The government is questioning the recent three-month extension given to the Commission of Inquiry (COI) to produce their final report, labeling the main reason cited for the delay as puzzling.
This is according to a statement issued by the Premier’s Office on Wednesday January 5, which said the statement was a response on behalf of the BVI Government on the further extension given to the COI.
The COI was scheduled to submit their final report of their investigations by January 19, 2022 after they were given a six-month extension last year.
However, just a few days ago, Governor John Rankin indicated that he had given the COI an additional three-month extension, after Commissioner Sir Gary Hickinbottom had requested for more time to submit the report.
According to a published press release by the COI, the issue of redaction of information from some documents continues to be a major hindrance in them being able to complete the report by the January deadline.
The COI said this was due to ministers failing to make the necessary applications to the Commissioner to have documents redacted in a timely manner.
Responding to the accusation, the government said it was puzzled by the Commissioner’s claim that an issue of redaction was the main factor behind the delay of the report.
Government said there was no need for redaction for the report provided to the Governor as he has the privileges to view the report in its purest form.
“It is puzzling that the main reason cited by the Commission for delaying submission of the report to the Governor is the need to decide which parts of sensitive documents should be redacted (withheld from publication). All documents provided by the Government to the Commission are accessible by the Governor in unredacted form and could be supplied by the Commission to the Governor immediately and without change,” the government explained.
No requests received by COI for redacted documents
Government also claimed that it was the COI who said they would reach out to the ministers to query on whether they would want certain documents redacted.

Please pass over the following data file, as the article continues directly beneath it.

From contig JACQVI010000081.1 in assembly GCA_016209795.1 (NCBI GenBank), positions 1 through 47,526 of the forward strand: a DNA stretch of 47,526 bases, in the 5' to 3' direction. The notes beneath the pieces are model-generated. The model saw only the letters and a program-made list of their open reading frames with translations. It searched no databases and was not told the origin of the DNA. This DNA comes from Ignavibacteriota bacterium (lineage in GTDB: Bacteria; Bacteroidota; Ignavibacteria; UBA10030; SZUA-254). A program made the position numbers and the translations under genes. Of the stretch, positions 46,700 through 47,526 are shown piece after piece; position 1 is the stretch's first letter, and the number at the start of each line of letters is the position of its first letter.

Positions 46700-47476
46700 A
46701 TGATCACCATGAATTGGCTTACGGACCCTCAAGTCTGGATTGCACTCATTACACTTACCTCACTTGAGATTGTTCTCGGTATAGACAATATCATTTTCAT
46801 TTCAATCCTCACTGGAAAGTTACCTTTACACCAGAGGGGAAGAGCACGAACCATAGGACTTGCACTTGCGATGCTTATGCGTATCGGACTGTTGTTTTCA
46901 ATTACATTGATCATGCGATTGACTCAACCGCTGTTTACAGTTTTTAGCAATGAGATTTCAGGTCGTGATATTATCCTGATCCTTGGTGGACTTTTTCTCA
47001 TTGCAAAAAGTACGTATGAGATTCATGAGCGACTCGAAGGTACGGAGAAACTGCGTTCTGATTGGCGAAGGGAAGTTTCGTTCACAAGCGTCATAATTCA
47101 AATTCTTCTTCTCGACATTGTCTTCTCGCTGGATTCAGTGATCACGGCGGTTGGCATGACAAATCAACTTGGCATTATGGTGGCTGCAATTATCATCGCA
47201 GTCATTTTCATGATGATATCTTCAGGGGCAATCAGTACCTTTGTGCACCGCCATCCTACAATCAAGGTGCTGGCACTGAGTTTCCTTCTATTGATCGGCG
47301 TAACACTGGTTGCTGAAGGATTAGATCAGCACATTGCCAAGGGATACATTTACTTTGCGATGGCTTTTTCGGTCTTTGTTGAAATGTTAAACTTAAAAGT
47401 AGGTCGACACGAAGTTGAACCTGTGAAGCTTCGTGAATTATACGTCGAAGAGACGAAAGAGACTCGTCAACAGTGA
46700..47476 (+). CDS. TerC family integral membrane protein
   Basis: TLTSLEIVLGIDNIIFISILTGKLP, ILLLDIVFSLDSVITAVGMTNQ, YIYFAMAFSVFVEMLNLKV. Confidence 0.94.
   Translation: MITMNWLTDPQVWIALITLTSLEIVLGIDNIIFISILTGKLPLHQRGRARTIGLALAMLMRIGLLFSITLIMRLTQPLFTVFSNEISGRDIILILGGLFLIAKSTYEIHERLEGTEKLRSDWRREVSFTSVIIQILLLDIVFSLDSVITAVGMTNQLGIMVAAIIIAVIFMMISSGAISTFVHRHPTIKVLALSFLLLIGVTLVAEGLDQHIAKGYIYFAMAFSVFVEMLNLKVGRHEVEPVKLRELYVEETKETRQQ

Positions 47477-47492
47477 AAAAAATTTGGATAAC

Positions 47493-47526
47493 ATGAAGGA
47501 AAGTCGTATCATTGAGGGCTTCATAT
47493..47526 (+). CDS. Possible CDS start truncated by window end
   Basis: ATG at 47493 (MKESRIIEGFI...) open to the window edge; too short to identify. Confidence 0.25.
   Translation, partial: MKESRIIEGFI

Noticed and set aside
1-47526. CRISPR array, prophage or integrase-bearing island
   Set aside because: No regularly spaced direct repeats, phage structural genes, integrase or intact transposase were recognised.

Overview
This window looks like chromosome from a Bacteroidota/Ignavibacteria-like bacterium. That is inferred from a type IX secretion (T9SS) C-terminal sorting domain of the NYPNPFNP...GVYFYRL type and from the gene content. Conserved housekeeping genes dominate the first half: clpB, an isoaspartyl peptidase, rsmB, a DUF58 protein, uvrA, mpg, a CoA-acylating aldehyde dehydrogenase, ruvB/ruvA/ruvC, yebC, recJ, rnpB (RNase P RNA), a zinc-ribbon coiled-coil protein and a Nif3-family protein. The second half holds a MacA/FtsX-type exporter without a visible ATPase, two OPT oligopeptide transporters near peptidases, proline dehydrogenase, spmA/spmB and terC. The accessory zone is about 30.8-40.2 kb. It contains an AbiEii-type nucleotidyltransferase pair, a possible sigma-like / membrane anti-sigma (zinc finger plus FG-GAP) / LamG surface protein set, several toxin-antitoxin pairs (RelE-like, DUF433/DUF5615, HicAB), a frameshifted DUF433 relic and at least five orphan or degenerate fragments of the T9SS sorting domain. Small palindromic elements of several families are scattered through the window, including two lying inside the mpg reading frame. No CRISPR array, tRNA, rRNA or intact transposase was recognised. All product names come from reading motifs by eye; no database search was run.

However, they say to date, no such requests were received by any of the ministers from the COI.
“It is understandable that the Commissioner wishes to prepare a report in publishable form, but it is also surprising that the Commission should complain about delays in Ministerial indications about which parts of thousands of pages of documents should be withheld for good reasons such as national security,” the government stated.
They added, “The Commissioner himself said on 22 October 2021 that, recognising the scale of the task, he would let Ministers know which documents in particular he would quote or rely on in his report. Despite requests from the Attorney General on 25 November 2021 and 2 December 2021, as well as on 30 December 2021, this has yet to be done.”
If redactions were the issue, it could have been resolved in time
The government took it a step further to claim that if the issue of redaction was the main hindrance in delaying the report for a further three months, that could have been resolved if the COI had requested redactions on the date of their January 4 press release.
Government said had such been done, the redactions would have been completed to allow for the submission of the report in time for the original January 19 deadline.
They said, “The Ministers are anxious to enable as full and fast publication of relevant documents as possible and expect, as they have already promised, to be able to obtain Cabinet consent for any redactions which are needed within 10 days of being informed by the COI which documents they should be looking at.”
“Therefore, if this is really the only issue causing this delay, then notification by the Commissioner about those documents on 4th January, 2022 would still enable the Report to be published by the previous 19 January 2022 deadline,” the government added.
In the meantime, the government said this further delay will continue to cause strain on public officers who will be tasked with managing the work requested by the COI, coupled with their daily tasks.
Government says along with the strain, further unnecessary harm may continue to be done in the meantime to the reputation of the territory.